"Although use of a privacy or proxy registration service is not in and of itself an indication of bad faith, the manner in which such service is used can in certain circumstances constitute a factor indicating bad faith." WIPO Overview 2.0, Section 3.9. Here, Respondent registered the disputed domain names <buyxenical-online.com> and <xenical-sale.com> using a registrar located in Malaysia and a privacy service located in Australia. After receiving the Complaint, the Registrar disclosed an individual name and business name, both being almost the same, having a Bulgarian address. In the absence of evidence suggesting the individual or business identified is real, these circuitous circumstances, considered together, support a finding of bad faith registration and use.
More definitive evidence of bad faith use comes from Respondent's use of the disputed domain names to direct Internet users to online pharmacies purporting to sell Complainant's XENICAL branded pharmaceutical together with other pharmaceuticals and weight loss products. Use of domain names incorporating a pharmaceutical manufacturer's brand name "as a forwarding address for a for-profit on-line pharmacy" has been found to be a factor establishing bad faith use. Pfizer Inc. v. jg a/k/a Josh Green, WIPO Case No. D2004-0784. In the subject case Respondent used the disputed domain names <buyxenical-online.com> and <xenical-sale.com> to intentionally attract for commercial gain Internet users to Respondent's websites by creating a likelihood of confusion with Complainant's XENCIAL mark as to source, sponsorship, affiliation, or endorsement of Respondent's websites and of the products on Respondent's websites, meeting the criteria of paragraph 4(b)(iv) of the Policy.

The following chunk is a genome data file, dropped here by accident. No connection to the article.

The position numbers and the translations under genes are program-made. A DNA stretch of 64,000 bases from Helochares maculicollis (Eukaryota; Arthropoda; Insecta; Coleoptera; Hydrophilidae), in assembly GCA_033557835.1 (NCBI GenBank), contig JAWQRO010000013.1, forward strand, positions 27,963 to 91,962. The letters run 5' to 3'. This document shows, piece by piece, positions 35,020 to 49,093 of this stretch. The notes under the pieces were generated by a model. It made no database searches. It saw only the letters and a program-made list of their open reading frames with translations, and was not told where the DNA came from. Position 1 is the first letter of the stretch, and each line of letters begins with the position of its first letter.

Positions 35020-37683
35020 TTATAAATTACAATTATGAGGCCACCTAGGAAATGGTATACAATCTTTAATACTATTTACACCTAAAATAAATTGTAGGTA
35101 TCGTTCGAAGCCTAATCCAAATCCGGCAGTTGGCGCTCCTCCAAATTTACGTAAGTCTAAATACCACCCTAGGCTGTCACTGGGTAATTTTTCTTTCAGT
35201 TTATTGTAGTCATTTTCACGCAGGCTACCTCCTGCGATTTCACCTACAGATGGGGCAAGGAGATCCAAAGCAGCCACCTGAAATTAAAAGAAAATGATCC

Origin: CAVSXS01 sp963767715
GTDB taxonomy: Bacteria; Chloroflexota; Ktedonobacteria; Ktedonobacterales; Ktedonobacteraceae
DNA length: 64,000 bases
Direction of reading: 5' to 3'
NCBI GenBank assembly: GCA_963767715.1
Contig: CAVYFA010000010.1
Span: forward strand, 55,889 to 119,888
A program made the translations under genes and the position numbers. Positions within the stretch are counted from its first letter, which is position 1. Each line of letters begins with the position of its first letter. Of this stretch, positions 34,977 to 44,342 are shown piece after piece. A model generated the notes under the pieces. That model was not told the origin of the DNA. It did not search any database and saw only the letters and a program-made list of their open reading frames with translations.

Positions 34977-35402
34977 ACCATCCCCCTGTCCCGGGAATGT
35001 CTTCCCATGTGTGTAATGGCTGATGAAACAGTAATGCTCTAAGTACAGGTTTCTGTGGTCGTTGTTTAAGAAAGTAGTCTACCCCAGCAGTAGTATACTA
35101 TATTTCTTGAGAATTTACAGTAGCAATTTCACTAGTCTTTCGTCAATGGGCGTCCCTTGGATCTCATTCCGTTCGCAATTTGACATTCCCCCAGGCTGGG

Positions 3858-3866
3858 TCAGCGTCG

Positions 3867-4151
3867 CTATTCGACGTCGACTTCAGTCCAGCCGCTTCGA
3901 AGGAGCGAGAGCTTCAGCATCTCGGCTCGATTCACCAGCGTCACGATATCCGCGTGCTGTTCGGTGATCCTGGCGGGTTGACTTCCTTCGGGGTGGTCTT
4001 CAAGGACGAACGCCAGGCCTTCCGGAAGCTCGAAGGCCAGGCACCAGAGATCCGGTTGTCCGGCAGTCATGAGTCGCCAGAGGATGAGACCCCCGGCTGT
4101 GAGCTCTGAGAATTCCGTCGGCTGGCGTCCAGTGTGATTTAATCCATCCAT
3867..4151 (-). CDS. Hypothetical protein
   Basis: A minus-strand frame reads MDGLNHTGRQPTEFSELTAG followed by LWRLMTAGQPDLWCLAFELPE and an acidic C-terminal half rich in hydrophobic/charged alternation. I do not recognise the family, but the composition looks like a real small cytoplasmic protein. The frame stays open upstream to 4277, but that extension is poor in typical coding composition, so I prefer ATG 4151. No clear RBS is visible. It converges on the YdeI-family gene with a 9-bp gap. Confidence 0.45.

The Panel finds that Respondent has registered and is using the disputed domain names in bad faith establishing the third and final element of the Policy.
For the foregoing reasons, in accordance with paragraphs 4(i) of the Policy and 15 of the Rules, the Panel orders that the disputed domain names <buyxenical-online.com> and <xenical-sale.com> be transferred to Complainant.
Seth M. Reiss
Date: January 19, 2016